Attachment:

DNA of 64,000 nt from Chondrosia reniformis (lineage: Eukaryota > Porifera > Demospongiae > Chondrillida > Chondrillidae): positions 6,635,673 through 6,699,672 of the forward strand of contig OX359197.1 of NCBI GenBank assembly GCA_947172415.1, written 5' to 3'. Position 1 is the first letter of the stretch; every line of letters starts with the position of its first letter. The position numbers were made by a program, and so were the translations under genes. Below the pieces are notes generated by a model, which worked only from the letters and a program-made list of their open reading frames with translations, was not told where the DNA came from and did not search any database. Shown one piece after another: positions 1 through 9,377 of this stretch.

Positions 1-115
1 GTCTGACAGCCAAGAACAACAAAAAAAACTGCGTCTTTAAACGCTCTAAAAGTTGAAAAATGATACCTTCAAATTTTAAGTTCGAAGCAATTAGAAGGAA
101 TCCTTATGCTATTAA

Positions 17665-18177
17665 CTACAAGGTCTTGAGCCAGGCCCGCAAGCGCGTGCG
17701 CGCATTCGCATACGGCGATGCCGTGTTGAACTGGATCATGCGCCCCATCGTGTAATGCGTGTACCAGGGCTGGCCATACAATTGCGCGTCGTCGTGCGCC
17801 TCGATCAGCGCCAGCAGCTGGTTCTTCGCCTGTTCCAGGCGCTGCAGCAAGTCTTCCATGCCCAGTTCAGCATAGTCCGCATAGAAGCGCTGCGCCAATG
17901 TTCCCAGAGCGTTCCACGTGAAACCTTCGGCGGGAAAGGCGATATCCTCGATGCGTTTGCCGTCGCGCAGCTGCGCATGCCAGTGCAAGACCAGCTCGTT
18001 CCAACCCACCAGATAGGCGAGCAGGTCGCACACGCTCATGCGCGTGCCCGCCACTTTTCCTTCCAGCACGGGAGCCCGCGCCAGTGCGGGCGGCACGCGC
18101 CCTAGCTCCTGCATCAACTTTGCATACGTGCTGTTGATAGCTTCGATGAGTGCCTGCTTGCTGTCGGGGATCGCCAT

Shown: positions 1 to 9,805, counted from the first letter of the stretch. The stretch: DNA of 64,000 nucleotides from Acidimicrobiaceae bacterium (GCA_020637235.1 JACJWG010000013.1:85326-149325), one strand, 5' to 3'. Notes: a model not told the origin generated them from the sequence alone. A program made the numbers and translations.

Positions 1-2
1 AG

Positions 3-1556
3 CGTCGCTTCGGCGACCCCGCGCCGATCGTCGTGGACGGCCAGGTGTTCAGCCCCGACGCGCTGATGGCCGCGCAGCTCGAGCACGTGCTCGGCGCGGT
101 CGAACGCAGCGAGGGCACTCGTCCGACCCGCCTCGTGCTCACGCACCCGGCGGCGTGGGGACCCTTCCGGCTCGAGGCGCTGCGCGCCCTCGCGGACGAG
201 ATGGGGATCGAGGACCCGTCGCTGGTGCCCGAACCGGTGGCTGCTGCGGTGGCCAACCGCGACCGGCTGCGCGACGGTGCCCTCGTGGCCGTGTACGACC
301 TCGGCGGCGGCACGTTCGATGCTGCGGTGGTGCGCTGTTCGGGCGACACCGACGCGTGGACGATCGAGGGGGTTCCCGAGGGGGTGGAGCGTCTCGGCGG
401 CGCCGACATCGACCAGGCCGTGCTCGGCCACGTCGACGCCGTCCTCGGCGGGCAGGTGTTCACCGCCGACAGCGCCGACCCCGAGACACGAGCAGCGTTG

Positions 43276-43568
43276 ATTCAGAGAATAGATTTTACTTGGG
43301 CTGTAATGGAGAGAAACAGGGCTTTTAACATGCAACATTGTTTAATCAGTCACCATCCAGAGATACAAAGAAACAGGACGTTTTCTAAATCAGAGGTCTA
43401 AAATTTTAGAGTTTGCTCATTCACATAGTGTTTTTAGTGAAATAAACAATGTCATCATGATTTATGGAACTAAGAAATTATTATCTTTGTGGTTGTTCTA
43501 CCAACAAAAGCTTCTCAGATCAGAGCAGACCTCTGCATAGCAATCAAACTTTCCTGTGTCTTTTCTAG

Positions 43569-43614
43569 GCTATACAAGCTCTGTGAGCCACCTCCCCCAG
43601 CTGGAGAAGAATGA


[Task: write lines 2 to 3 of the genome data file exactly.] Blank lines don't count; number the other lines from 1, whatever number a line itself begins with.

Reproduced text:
Positions 1-115
1 GTCTGACAGCCAAGAACAACAAAAAAAACTGCGTCTTTAAACGCTCTAAAAGTTGAAAAATGATACCTTCAAATTTTAAGTTCGAAGCAATTAGAAGGAA